CruiseMates' Readers Cruise Reviews

Carnival Cruise Lines Carnival Conquest Western Caribbean October 2, 2005

We sailed on the Conquest after our cruise on the Elation was cancelled when it became a floating home for emergency responders in New Orleans. We had booked the Elation cruise because it went to Progresso, Mexico, a port we very much wanted to visit. Even though the Conquest itinerary went to Jamaica instead we took this substitute because it sailed the same date for the same period of time. Carnival gave us each a $100 shipboard credit for our trouble. We were pleased to discover two days before sailing that we had been upgraded to a veranda cabin. Embarkation went smoothly and we were on the ship in less than an hour. Luggage was delivered promptly.


Throughout the cruise (with a single exception) the staff shipboard was excellent. The ship’s decor was minimalist. The theme was centered on French painters and the reproductions of their works seemed to be the quality Woolworth carried in my youth. There were no flowers except small bud vases with two or three pompon mums on the dining room tables. The housekeeping staff was very good and the dining room service was also fine. We also found the entertainment to be of good quality.

We had not sailed Carnival before. From reviews we read we believed the line was attempting to shed its party-time image. According to reviews one way they’ve done this is by improving the quality of the food. We found the dining on the ship to be to be of quality in all venues. Given the size of the ship (3700 passenger capacity) they handled the food thing very well.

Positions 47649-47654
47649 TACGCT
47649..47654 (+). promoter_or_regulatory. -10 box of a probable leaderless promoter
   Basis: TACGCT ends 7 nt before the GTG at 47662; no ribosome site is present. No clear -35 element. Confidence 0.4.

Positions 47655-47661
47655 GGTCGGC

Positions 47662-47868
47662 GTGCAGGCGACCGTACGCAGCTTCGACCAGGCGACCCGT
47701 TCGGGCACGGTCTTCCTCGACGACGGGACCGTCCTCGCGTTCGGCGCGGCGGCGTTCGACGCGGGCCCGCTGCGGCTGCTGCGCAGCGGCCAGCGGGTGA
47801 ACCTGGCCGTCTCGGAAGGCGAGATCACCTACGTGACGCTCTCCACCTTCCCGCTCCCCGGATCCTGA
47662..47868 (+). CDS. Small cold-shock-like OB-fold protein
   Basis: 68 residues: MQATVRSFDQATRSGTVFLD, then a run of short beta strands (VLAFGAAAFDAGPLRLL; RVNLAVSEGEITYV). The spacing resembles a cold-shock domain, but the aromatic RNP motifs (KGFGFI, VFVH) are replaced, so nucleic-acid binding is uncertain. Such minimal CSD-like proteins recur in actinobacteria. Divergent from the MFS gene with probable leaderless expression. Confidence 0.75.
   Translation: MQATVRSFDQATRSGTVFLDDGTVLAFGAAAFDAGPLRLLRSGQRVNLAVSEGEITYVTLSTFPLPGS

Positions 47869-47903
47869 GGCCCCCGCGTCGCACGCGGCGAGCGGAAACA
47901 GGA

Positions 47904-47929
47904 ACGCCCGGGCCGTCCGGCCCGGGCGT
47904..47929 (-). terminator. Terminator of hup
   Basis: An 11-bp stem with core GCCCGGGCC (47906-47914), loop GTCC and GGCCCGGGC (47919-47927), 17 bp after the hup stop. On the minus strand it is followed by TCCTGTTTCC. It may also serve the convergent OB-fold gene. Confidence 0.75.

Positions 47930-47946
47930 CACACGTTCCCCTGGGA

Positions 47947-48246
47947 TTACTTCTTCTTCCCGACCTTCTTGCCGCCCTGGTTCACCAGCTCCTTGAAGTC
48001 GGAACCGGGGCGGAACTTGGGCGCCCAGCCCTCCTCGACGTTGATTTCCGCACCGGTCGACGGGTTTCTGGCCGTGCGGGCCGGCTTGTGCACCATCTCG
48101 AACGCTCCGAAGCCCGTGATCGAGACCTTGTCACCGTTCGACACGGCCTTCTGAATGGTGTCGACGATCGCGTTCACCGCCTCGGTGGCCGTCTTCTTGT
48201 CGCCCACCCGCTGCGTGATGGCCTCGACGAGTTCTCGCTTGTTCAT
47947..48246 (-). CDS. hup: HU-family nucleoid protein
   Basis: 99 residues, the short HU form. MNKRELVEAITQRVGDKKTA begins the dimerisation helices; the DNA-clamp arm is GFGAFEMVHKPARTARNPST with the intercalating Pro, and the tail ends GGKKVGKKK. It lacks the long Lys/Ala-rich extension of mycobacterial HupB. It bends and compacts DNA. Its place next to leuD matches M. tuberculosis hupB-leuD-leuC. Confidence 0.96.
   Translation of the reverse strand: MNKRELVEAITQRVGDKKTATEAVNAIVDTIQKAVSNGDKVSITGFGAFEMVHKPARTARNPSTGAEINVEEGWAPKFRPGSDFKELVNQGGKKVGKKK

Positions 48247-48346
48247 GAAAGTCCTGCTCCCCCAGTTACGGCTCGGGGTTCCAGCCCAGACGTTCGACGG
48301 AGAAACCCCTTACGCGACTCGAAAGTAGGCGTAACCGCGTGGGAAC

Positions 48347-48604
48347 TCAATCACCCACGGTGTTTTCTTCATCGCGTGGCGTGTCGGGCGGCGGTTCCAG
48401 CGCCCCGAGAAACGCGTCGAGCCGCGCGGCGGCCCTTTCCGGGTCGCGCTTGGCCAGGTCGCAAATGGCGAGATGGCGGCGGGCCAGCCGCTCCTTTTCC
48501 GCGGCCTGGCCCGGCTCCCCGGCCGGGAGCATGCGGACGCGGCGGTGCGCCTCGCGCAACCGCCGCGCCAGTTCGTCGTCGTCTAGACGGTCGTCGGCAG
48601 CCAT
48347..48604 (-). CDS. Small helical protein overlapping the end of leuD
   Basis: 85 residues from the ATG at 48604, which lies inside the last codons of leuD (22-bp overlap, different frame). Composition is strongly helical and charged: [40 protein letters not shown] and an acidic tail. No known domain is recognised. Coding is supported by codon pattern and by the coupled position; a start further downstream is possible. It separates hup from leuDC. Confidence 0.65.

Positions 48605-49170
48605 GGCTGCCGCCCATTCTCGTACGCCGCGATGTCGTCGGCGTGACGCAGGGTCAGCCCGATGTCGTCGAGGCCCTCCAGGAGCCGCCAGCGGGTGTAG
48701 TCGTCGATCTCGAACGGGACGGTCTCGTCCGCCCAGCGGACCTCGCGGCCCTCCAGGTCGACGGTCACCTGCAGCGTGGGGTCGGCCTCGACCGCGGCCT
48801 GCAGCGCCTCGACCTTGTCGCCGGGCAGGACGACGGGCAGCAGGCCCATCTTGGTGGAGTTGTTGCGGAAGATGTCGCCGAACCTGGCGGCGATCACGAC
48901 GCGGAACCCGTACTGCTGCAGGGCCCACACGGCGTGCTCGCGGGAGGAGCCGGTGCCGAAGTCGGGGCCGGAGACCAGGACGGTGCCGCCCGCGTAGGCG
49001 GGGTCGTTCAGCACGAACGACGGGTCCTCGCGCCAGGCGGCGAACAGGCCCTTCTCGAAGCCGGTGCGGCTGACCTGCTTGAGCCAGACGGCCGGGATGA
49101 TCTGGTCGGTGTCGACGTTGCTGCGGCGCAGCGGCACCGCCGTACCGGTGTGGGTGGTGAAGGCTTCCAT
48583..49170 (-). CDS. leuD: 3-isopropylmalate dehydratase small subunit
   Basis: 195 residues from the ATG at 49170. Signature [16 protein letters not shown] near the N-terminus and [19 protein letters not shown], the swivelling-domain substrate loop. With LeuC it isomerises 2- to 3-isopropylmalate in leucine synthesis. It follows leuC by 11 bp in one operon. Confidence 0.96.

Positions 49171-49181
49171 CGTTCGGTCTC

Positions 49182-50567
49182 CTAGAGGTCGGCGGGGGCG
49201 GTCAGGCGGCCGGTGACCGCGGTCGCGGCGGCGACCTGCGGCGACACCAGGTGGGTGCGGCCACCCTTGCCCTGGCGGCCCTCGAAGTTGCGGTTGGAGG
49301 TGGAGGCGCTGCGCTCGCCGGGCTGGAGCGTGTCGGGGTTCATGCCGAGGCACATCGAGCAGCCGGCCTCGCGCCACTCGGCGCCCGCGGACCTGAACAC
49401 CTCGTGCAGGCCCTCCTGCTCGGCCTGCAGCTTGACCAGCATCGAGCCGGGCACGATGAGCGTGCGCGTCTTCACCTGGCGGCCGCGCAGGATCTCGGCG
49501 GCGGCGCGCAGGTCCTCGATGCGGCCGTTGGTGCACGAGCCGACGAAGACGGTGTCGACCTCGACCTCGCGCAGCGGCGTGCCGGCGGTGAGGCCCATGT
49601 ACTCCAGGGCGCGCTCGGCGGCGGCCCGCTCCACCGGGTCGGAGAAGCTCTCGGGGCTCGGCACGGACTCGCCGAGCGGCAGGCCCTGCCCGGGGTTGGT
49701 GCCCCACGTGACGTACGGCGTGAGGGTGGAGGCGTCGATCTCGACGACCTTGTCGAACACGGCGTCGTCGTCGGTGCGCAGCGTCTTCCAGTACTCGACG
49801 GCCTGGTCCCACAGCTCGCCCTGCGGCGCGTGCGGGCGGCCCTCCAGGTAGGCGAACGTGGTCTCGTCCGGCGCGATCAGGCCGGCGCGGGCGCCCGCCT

The problem we experienced was with our fellow passengers. My wife described them as raucous. They were loud and generally more ill mannered than we have experienced on previous cruises. Carnival did not enforce the dress code at all. Even though the ship’s publications cautioned against it, shorts and tee shirts were worn in the dining room for dinner on casual nights. Jeans were in evidence at dinner on formal nights. Men without shirts were common in the casual dining venues. As we waited in line for debarkation, a fellow passenger complained about women’s immodest dress. I am not used to children practically diving between my legs as I try to exit an elevator when they wish to enter.

The single experience of bad crew service was as we were waiting to depart Cozumel. A guest in a neighboring cabin began to raise a ruckus. We couldn’t tell if it was a fight but were concerned and asked security to investigate. They did and left. The fracus began again almost immediately. When I called the purser’s desk to request security again I was told they weren’t fighting, implying since there wasn’t an assault I shouldn’t be concerned! I suggested that whatever they were doing, hollering and banging walls was something we shouldn’t have to tolerate. Security came again and calmed them and then came to our cabin. The security officer reported that the man in the next cabin was drunk and wanted to get fresh air. His companions didn’t want him on the veranda, apparently concerned he’d do a half-gainer onto the concrete wharf below. So Carnival was going to supply him with a fan! I still wonder if he was drunk when he boarded from Cozumel why they let him board or if he got that drunk on the ship why they didn’t stop serving him.

The final straw was debarkation. It was five hours from the time we left our cabin until we boarded the Carnival arranged bus to the airport. Most of our fellow passengers on the bus had missed their flights. Carnival’s excuse is that the port of Galveston is new to this ship and not set up to handle this size passenger load. They blame everything on the government. First the government had nothing to do with us standing on the curb with our luggage, in a block long line for over half an hour looking at empty buses we weren’t permitted to board. Second, the government doesn’t book the ship. Carnival should restrict its passenger load to what the port can handle. If they can’t do that they should sail the Conquest out of Miami or another port that can handle the ship. The bottom line is that while there were many good things about this cruise the negatives outweighed them and we probably won’t sail Carnival again.

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